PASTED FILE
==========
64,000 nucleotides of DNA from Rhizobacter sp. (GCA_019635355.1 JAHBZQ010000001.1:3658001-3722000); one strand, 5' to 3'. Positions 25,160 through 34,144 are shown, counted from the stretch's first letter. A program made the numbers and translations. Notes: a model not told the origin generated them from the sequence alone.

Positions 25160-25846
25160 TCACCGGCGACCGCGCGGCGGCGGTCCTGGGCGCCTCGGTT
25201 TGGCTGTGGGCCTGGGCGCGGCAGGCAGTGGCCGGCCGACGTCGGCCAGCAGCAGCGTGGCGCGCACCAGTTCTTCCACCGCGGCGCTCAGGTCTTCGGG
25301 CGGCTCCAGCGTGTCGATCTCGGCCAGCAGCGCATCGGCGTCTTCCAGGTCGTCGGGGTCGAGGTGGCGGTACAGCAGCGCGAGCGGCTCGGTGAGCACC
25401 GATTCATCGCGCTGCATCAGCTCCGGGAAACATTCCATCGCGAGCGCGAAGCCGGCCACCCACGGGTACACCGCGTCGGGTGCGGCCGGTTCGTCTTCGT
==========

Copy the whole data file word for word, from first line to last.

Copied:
64,000 nucleotides of DNA from Rhizobacter sp. (GCA_019635355.1 JAHBZQ010000001.1:3658001-3722000); one strand, 5' to 3'. Positions 25,160 through 34,144 are shown, counted from the stretch's first letter. A program made the numbers and translations. Notes: a model not told the origin generated them from the sequence alone.

Positions 25160-25846
25160 TCACCGGCGACCGCGCGGCGGCGGTCCTGGGCGCCTCGGTT
25201 TGGCTGTGGGCCTGGGCGCGGCAGGCAGTGGCCGGCCGACGTCGGCCAGCAGCAGCGTGGCGCGCACCAGTTCTTCCACCGCGGCGCTCAGGTCTTCGGG
25301 CGGCTCCAGCGTGTCGATCTCGGCCAGCAGCGCATCGGCGTCTTCCAGGTCGTCGGGGTCGAGGTGGCGGTACAGCAGCGCGAGCGGCTCGGTGAGCACC
25401 GATTCATCGCGCTGCATCAGCTCCGGGAAACATTCCATCGCGAGCGCGAAGCCGGCCACCCACGGGTACACCGCGTCGGGTGCGGCCGGTTCGTCTTCGT